After the Seoul Olympics, using traffic control measures while hosting the Olympics in 1988, and also the 2004 Athens Olympics‘ using the same tactics for more than a decade before the Games commenced – to combat their major pollution problem – it is now the turn of the Beijing to do its pollution-reducing job.
In a bid to control the city’s poor air quality, it is conducting a ‘pollution prevention test’ for the fourth and the final day, by holding 1.3 million cars off the roads. But, disappointingly, the Chinese capital remained shrouded with smog on Monday even after banning cars with number plates ending in odd or even numbers off the road.
Pollution increasingly becoming worrisome for the Beijing Games organizers, Olympics Chief Jacques Rogge fears that if the city’s air quality was not up to scratch, some endurance events might have to be postponed! — one such event being the 174-km (108-mile) cycling road race.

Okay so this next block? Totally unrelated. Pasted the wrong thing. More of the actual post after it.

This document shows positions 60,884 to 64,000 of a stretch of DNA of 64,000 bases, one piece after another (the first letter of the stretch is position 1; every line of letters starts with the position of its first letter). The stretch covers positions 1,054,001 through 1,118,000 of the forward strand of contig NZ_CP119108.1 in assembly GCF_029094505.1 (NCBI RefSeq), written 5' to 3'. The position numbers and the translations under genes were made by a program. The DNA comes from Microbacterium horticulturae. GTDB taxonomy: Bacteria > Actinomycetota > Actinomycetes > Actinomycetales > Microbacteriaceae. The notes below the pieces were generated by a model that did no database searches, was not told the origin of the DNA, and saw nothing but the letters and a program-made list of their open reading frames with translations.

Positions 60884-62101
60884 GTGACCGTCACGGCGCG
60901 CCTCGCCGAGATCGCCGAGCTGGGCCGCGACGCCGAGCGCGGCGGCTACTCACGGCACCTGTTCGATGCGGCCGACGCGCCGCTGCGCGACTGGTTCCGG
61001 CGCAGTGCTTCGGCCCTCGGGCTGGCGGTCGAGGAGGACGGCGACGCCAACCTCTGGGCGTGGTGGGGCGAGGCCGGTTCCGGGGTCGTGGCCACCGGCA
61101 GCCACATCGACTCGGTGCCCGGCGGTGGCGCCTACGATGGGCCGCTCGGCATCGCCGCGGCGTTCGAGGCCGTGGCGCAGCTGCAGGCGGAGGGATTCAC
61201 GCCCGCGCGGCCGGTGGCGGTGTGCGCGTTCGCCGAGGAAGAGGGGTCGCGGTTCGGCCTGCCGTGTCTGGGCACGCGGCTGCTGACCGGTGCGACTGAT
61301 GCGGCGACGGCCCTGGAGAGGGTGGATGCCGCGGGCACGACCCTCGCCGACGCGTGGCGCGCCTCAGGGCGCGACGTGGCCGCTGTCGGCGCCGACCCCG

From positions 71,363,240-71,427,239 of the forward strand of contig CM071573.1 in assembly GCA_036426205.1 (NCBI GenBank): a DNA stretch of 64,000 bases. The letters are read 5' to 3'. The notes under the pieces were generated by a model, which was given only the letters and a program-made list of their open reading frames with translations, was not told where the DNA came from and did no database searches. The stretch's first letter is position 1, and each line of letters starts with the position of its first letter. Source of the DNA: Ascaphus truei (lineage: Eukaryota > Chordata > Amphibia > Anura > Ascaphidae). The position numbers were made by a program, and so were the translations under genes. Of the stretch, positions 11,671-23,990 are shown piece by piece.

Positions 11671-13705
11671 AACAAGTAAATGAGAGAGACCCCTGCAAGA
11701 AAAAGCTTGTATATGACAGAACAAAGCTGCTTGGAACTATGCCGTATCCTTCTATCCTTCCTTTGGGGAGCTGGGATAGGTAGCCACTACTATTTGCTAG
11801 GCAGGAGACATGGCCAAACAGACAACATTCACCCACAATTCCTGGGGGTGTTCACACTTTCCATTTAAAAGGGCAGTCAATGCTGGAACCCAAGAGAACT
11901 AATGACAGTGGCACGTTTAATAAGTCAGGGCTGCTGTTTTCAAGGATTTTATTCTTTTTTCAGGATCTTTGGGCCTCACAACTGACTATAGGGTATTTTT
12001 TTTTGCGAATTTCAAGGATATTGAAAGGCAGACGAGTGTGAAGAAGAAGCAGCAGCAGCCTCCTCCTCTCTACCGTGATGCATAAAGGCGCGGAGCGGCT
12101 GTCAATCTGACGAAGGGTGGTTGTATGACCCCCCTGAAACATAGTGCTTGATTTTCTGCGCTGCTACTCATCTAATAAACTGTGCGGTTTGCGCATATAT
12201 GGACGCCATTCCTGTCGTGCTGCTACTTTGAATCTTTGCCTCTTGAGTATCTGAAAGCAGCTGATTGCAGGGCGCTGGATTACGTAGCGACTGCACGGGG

Even though more than a third of cars are taken off from Beijing’s roads and a race course taking in the less polluted Great Wall climes, some competitors eventually clearly faced respiratory problems.
After the road race, Tour de France runner-up Cadel Evans told Australia’s Sunday Telegraph,
I have a sore throat and lungs but unless we get everyone to stop driving for a month I guess there is not a lot we can do about it.
Though Beijing has spent huge on improving its environment, just shutting down or moving the worst industrial polluters or even taking old vehicles off the roads and extending the city’s rail and subway network will not help – it is a long process.
The vehicle emissions already in the air for decades need to be reduced continually and consistently to get the desired air quality.